Charles Henry Brownlow

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Sir Charles Brownlow
Charles Brownlow.jpg
Sir Charles Brownlow
Born (1831-12-12)12 December 1831
Sultanpur, Bengal
Died 5 April 1916(1916-04-05) (aged 84)
Warfield, Berkshire
Allegiance United Kingdom United Kingdom
Service/branch British Raj Red Ensign.svg Indian Army
Years of service 1847–1890
Rank Field Marshal
Battles/wars Hazara Campaign of 1853
Mohmand Campaign
Indian Mutiny
Second Opium War
Ambela Campaign
Hazara Campaign of 1868
Lushai Expedition
Awards Knight Grand Cross of the Order of the Bath

Field Marshal Sir Charles Henry Brownlow, GCB (12 December 1831 – 5 April 1916) was a senior Indian Army officer. He served on the North West Frontier in the Hazara Campaign of 1853 and the campaign against the Mohmands in 1854. At the start of the Indian Mutiny, Brownlow was asked to raise an infantry regiment and formed the 8th Punjab Infantry which he commanded during that campaign, the Second Opium War, the Ambela Campaign and the Hazara Campaign of 1868. He commanded a column for the Lushai Expedition and then served as Assistant Military Secretary for India for ten years. After his retirement, as senior retired officer of the Indian Army, he was promoted to field marshal.

Military career[edit]

Born the son of George Arthur Brownlow and Cornelia Paulina Henrietta Brownlow (née Sandby),[1] Brownlow was commissioned into the Bengal Army on 20 December 1847.[2] He became Adjutant of the 1st Sikh Infantry, a unit formed to defend the North West Frontier, in 1851 and, having been promoted to lieutenant on 10 September 1852, he fought in the Hazara Campaign of 1853 and was mentioned in despatches.[2] He also fought in the campaign against the Mohmands in 1854 when he was wounded and again mentioned in despatches.[2]

The Lushai Expedition, for which Brownlow commanded the Right (or Chittagong) Column in 1871

In 1857, in response to the Indian Mutiny, Brownlow was asked to raise an infantry regiment and formed the 8th Punjab Infantry.[2] During the fighting he remained on the front line in command of his regiment.[3] After taking part in the Yusafzai expedition, like other officers at the time, he obtained a commission in the British Indian Army in August 1858.[3] Promoted to captain on 3 November 1858, he was present at the Battle of the Taku Forts in August 1860 and the subsequent occupation of Peking during the Second Opium War.[3] He joined the Bengal Staff Corps in January 1861 and, following promotion to bevet major on 15 February 1861,[4] he led his regiment at the Battle of Crag Piquet in November 1863[5] during the Ambela Campaign.[6] He was appointed a Companion of the Order of the Bath on 5 August 1864.[7]

Promoted to brevet lieutenant colonel on 5 August 1864 and substantive major on 20 December 1867,[8] Brownlow commanded his regiment during the Hazara Campaign in 1868.[9] Promoted to colonel on 11 August 1869[10] and appointed aide-de-camp to the Queen on 30 October 1869,[11] he commanded the Right (or Chittagong) Column for the Lushai Expedition in 1871.[12] After being given command of a brigade at Rawalpindi, he was advanced to Knight Commander of the Order of the Bath on 10 September 1872.[13] He returned to England in 1877 and became Assistant Military Secretary for India in 1879.[3] He was promoted to major-general on 1 July 1881,[14] promoted to lieutenant-general on 7 September 1884[15] and advanced to Knight Grand Cross of the Order of the Bath 5 January 1888.[16] He was promoted again to full general on 22 January 1889 before retiring in 1890.[3]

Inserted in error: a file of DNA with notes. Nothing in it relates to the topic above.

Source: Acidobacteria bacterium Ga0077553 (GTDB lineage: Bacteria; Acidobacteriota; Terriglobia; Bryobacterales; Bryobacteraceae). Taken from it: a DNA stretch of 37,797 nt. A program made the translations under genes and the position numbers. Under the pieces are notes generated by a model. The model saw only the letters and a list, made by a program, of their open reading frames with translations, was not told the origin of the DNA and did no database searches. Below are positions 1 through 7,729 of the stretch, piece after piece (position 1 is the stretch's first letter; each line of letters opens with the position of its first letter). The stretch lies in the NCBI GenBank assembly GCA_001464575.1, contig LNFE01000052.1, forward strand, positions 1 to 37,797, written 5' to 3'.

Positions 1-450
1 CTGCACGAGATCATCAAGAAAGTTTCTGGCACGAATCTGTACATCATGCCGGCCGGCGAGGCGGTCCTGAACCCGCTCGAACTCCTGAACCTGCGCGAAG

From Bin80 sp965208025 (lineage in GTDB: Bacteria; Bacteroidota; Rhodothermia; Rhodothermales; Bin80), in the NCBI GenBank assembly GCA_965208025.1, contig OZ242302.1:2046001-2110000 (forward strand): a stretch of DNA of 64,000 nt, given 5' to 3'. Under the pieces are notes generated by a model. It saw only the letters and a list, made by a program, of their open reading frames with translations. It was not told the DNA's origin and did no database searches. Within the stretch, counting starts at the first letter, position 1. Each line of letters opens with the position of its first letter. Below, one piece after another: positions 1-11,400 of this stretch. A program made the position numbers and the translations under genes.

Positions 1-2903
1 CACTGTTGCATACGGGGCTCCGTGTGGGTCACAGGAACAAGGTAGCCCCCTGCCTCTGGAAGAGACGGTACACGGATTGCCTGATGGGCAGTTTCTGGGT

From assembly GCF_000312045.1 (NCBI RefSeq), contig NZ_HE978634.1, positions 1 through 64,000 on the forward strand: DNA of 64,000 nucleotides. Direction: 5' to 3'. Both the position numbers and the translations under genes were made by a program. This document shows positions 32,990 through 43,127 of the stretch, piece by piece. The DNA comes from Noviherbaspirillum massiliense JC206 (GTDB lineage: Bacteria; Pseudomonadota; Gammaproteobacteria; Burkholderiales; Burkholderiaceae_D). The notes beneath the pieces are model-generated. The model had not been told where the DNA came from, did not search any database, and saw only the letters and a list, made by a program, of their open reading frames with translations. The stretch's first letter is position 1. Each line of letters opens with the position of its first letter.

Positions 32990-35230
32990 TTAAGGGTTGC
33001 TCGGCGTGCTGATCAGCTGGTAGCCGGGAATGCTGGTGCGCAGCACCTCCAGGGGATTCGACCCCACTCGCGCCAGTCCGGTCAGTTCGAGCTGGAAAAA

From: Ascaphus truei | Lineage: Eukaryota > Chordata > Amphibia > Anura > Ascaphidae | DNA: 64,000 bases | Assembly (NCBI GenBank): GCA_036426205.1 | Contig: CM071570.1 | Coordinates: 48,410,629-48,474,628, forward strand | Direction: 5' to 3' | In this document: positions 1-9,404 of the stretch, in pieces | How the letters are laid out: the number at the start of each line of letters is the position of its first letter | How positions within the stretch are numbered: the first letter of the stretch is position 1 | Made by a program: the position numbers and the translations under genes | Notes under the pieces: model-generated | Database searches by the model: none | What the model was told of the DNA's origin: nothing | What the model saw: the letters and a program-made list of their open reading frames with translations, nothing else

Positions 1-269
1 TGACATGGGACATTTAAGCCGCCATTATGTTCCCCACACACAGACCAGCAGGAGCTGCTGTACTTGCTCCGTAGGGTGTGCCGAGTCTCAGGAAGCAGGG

Brownlow became colonel of the 20th Duke of Cambridge's Own Infantry (Brownlow's Punjabis) in May 1904 and, as senior retired officer of the Indian Army, he was promoted to field marshal on 20 June 1908.[17] He lived at Warfield Hall at Warfield in Berkshire; he died there on 5 April 1916 and was buried at St Michael the Archangel Churchyard in Warfield.[18]

Family[edit]

In 1890 he married Georgiana King; they had no children.[3]

References[edit]

  1. ^ "George Arthur Brownlow". Shadows of time. Retrieved 3 August 2013. 
  2. ^ a b c d Heathcote, p. 59
  3. ^ a b c d e f Heathcote, p. 60
  4. ^ The London Gazette: no. 22480. p. 655. 15 February 1861. Retrieved 3 August 2013.
  5. ^ The London Gazette: no. 22835. p. 1686. 19 March 1864. Retrieved 3 August 2013.
  6. ^ The London Gazette: no. 22835. p. 1684. 19 March 1864. Retrieved 3 August 2013.
  7. ^ The London Gazette: no. 22882. p. 3873. 5 August 1864. Retrieved 3 August 2013.
  8. ^ The London Gazette: no. 23392. p. 3528. 23 June 1868. Retrieved 3 August 2013.
  9. ^ The London Gazette: no. 23507. p. 3392. 15 June 1869. Retrieved 3 August 2013.
  10. ^ The London Gazette: no. 23524. p. 4441. 10 August 1869. Retrieved 3 August 2013.
  11. ^ The London Gazette: no. 23550. p. 5801. 29 October 1869. Retrieved 3 August 2013.
  12. ^ The London Gazette: no. 23869. p. 2845. 21 June 1872. Retrieved 3 August 2013.
  13. ^ The London Gazette: no. 23895. p. 3969. 10 September 1872. Retrieved 3 August 2013.
  14. ^ The London Gazette: no. 25034. p. 5402. 4 November 1881. Retrieved 3 August 2013.
  15. ^ The London Gazette: no. 25397. p. 4169. 19 September 1884. Retrieved 3 August 2013.
  16. ^ The London Gazette: no. 25773. p. 214. 5 January 1888. Retrieved 3 August 2013.
  17. ^ The London Gazette: no. 28149. p. 4476. 19 June 1908. Retrieved 3 August 2013.
  18. ^ "Brownlow, Sir Charles Henry". Commonwealth War Graves Commission entry. Retrieved 3 August 2013. 

Sources[edit]

  • Heathcote, Tony (1999). The British Field Marshals 1736–1997. Barnsley (UK): Pen & Sword. ISBN 0-85052-696-5.